This would be fantastic if it becomes possible somewhere down the line.
I’m not sure it’s a good idea to hang our hats on it being available right out of the gate though. We still don’t know what the necessary design parameters are. That function might be harder to code than other features.
(Certainly seems like it would be to me, but I’m no code expert. Maybe it’s an easy thing.)
I had a longer post written, but suffice it to say that one of the goals of Glowforge is to free users from needing to build up a “black book” of cut parameters in order to be able to produce accurate cuts in a variety of materials.
I believe that they can make it happen and assuming they do, I think multiple tests will be unnecessary for all but the most demanding designs.
My understanding of what is going to happen is that they will automate a lot of the functions for us, but I’m not sure that they can do this. Even though Dan said they could. (Sorry, dan! )
I’m not sure this one is completely do-able.
They should be able to:
Eliminate the need for unfamiliar users to have to worry about focus distance and making sure that the cut makes it all the way through the material. They’ll do that with their 2 cameras and the algorithm that they use to determine the material thickness. That sounds like a big deal, especially if they can get it down to 0.1 mm accuracy. (No one likes hanging chads. Chuckle!)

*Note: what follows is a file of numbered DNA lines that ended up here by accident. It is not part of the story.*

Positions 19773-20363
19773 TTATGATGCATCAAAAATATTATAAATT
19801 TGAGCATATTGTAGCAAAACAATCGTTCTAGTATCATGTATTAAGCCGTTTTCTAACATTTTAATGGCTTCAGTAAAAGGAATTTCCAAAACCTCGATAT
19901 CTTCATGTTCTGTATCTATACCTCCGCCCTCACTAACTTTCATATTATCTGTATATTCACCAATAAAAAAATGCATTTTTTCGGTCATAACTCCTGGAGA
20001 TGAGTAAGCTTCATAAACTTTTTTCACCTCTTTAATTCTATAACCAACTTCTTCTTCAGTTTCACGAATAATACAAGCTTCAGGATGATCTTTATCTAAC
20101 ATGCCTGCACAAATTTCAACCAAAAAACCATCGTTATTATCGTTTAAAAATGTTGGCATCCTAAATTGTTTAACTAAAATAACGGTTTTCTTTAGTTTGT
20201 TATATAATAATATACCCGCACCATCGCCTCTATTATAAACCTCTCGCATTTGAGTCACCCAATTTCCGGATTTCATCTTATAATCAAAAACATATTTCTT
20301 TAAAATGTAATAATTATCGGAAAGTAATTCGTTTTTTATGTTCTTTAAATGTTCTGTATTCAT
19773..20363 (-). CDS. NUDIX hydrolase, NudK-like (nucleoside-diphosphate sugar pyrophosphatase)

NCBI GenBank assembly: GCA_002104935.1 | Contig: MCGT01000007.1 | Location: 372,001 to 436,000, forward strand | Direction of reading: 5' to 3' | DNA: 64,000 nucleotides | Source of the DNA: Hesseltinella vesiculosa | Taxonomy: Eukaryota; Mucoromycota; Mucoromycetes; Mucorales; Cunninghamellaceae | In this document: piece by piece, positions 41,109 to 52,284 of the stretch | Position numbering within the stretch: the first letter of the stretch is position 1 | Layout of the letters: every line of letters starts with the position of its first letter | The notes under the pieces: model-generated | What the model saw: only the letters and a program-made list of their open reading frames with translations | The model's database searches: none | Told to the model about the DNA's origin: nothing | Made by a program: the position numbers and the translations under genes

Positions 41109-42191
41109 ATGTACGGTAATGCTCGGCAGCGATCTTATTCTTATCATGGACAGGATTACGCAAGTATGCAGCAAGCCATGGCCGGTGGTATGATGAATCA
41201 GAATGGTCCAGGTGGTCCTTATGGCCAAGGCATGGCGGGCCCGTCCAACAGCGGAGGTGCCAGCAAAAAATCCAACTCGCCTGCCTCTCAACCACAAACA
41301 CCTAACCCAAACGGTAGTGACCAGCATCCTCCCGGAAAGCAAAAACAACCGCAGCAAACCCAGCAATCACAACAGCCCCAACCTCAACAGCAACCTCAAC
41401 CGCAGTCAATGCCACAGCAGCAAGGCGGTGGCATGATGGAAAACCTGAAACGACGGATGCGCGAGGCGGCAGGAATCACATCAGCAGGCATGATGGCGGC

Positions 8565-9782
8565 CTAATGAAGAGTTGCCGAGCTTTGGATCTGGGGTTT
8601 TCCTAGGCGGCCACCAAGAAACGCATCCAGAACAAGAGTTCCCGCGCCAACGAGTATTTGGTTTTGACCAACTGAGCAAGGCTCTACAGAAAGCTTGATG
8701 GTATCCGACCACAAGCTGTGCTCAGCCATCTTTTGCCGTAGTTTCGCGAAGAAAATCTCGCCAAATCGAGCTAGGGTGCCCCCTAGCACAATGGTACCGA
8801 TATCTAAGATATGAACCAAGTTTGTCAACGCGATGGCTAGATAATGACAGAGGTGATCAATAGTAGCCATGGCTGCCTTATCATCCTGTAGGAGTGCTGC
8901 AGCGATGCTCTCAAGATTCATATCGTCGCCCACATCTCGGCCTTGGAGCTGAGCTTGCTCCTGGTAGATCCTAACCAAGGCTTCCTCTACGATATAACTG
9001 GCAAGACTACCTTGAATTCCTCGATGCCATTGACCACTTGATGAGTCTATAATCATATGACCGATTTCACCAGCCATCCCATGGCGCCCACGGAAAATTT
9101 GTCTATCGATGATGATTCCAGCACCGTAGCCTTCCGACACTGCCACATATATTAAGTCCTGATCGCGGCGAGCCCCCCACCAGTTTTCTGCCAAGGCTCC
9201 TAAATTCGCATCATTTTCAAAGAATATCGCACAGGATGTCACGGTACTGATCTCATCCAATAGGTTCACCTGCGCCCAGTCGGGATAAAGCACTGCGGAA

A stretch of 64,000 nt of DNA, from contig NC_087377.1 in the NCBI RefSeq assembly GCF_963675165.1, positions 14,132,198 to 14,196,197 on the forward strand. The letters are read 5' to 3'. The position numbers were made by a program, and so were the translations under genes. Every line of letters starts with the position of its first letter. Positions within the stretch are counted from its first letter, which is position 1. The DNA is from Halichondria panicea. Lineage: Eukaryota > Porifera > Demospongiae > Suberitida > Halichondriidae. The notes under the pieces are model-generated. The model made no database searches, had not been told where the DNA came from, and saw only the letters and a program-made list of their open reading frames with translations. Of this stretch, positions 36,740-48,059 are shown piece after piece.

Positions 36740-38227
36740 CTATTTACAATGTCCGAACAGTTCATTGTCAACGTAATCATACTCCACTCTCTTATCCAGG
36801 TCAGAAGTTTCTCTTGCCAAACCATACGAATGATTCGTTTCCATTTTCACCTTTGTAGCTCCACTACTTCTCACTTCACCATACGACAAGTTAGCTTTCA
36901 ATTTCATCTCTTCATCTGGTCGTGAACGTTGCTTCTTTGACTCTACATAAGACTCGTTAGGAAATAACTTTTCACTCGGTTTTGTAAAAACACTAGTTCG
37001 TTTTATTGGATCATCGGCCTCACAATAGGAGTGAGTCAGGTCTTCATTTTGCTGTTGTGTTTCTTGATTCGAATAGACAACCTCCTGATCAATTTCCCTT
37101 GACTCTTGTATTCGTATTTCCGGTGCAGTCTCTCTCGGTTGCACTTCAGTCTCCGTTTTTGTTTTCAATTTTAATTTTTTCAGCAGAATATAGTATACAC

So yes, that side of the “cut parameters” will be handled for us.
For designs that require a straight cut through the material, like drawings on paper with clearly delineated lines, I’m sure they have some kind of Auto-trace program. That’s going to yield acceptable results for most of the people who purchased this thing. (Depending on how good the trace program is, it might yield acceptable results for me too, but I doubt it. There is not a program in the world that can produce as good results with auto-trace as a human can doing it manually.)
I’m sure they are also working on some kind of scaled engraving program based on fill or color. In line with that, they will also have to hard code limits for the software, to prevent people from trying to engrave at improper speeds and power settings, to reduce the risk of flame up. Given how many materials there are, that would be a Herculean task, but it’s necessary from a safety standpoint.
Since they plan to keep control of the “preparation for cutting” process entirely within their software, they have got a huuuuuge job ahead to hit that December shipment. They need to test the software thoroughly, using the least informed users that they can find, just to make sure that they catch as many of the problems that real people are going to hit them with, that they would not necessarily have thought of, because they know what they are doing.